Higher education and its value : American student perspectives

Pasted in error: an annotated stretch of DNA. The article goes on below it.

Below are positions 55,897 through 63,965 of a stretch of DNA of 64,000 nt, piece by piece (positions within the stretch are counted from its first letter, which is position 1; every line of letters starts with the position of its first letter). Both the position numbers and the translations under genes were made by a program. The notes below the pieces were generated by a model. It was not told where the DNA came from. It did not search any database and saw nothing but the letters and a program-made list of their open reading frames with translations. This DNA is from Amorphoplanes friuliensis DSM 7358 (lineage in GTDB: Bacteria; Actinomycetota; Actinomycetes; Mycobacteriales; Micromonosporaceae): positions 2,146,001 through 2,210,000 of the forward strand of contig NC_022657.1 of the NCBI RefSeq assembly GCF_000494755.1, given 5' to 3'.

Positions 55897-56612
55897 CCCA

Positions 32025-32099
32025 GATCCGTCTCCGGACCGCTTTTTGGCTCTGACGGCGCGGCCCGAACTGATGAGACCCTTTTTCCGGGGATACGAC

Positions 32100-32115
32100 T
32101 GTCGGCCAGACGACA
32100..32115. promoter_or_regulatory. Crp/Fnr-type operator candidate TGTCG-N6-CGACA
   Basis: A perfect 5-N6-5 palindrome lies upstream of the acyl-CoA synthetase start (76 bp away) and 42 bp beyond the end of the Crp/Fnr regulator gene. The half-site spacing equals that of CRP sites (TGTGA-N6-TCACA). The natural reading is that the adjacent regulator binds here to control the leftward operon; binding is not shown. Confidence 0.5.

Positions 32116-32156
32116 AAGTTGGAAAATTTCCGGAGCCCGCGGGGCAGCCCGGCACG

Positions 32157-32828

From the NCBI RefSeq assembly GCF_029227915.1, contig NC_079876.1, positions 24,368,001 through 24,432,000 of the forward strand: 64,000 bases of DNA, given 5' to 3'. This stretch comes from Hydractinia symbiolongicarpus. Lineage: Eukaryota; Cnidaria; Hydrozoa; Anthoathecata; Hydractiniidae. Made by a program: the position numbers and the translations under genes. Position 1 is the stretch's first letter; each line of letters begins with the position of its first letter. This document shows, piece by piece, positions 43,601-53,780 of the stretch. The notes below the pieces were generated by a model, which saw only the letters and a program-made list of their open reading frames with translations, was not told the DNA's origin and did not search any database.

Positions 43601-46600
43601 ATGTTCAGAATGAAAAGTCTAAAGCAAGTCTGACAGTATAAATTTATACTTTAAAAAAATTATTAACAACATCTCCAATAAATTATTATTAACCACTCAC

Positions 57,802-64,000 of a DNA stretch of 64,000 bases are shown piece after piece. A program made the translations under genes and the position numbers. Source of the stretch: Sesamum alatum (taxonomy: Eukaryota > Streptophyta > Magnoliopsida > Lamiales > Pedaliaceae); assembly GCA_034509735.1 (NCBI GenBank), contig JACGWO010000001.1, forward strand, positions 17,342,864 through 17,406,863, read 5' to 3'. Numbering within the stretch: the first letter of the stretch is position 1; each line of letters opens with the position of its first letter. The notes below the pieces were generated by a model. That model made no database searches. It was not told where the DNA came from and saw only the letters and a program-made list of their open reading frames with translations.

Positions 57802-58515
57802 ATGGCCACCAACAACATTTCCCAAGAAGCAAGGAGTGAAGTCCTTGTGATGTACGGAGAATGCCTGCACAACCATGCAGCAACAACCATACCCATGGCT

This study initially explores the value of higher education from a historical perspective, and goes on to discover what value is given to higher education by students pursuing it today. The research approach is inductive, based on principles originally determined by Glaser and Strauss (1967) in the generation of 'grounded theory'. Techniques employed include theoretical sampling and comparative analysis. The university students selected for interview were freshman and sophomore (first and second-year undergraduates in four-year bachelor's programs) native-born American students attending an American university. Fifty students between the ages of 18 and 20, half male and half female, were selected. An interview schedule with 30 questions was used as a guide during the interviews. The interviews were largely informal and non-directive. Initial analysis of interview transcripts revealed broad student perceptions on higher education and its value. Prioritization of emerging data was determined in relation to the study's purposes as well as frequent recurrence to the point of saturation. With continued analysis, six themes emerged as most pertinent to the research while congruently being the most saturated themes within the data. Still later, the themes were synthesized and connections among them developed. A central theme to which all others are connected is the core theme: the 'Superior Societal Being'. The five major connecting themes are the branch themes: 'Real World'; 'The College Experience'; 'Influence and Expectations of Others'; 'The Game'; and 'Money versus Education'. In addition, particular nuances relating to each of the six themes developed. Three of the themes are later examined as featured highlights.